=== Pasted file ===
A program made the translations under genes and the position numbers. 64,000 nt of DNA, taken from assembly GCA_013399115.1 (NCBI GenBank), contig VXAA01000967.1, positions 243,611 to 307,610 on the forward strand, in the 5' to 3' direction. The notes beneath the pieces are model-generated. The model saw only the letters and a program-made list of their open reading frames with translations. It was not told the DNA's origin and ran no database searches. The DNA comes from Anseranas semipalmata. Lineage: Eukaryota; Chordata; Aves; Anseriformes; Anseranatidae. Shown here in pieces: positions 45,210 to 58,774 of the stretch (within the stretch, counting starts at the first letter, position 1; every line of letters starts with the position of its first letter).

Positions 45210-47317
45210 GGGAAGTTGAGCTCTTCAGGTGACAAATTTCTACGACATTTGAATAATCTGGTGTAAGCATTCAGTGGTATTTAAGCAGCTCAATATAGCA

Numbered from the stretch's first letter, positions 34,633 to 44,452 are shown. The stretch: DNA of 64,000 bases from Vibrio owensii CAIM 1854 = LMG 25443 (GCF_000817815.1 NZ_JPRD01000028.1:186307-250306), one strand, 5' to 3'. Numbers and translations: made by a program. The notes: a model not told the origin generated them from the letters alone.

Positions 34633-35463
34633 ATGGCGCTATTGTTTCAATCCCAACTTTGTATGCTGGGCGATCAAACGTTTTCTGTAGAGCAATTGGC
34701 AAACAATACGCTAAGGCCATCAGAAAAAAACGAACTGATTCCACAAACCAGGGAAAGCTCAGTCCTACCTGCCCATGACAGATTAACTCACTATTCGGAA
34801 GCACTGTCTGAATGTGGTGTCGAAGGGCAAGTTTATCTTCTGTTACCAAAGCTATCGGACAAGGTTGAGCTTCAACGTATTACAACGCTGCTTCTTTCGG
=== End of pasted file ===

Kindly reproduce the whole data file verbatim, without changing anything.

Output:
A program made the translations under genes and the position numbers. 64,000 nt of DNA, taken from assembly GCA_013399115.1 (NCBI GenBank), contig VXAA01000967.1, positions 243,611 to 307,610 on the forward strand, in the 5' to 3' direction. The notes beneath the pieces are model-generated. The model saw only the letters and a program-made list of their open reading frames with translations. It was not told the DNA's origin and ran no database searches. The DNA comes from Anseranas semipalmata. Lineage: Eukaryota; Chordata; Aves; Anseriformes; Anseranatidae. Shown here in pieces: positions 45,210 to 58,774 of the stretch (within the stretch, counting starts at the first letter, position 1; every line of letters starts with the position of its first letter).

Positions 45210-47317
45210 GGGAAGTTGAGCTCTTCAGGTGACAAATTTCTACGACATTTGAATAATCTGGTGTAAGCATTCAGTGGTATTTAAGCAGCTCAATATAGCA

Numbered from the stretch's first letter, positions 34,633 to 44,452 are shown. The stretch: DNA of 64,000 bases from Vibrio owensii CAIM 1854 = LMG 25443 (GCF_000817815.1 NZ_JPRD01000028.1:186307-250306), one strand, 5' to 3'. Numbers and translations: made by a program. The notes: a model not told the origin generated them from the letters alone.

Positions 34633-35463
34633 ATGGCGCTATTGTTTCAATCCCAACTTTGTATGCTGGGCGATCAAACGTTTTCTGTAGAGCAATTGGC
34701 AAACAATACGCTAAGGCCATCAGAAAAAAACGAACTGATTCCACAAACCAGGGAAAGCTCAGTCCTACCTGCCCATGACAGATTAACTCACTATTCGGAA
34801 GCACTGTCTGAATGTGGTGTCGAAGGGCAAGTTTATCTTCTGTTACCAAAGCTATCGGACAAGGTTGAGCTTCAACGTATTACAACGCTGCTTCTTTCGG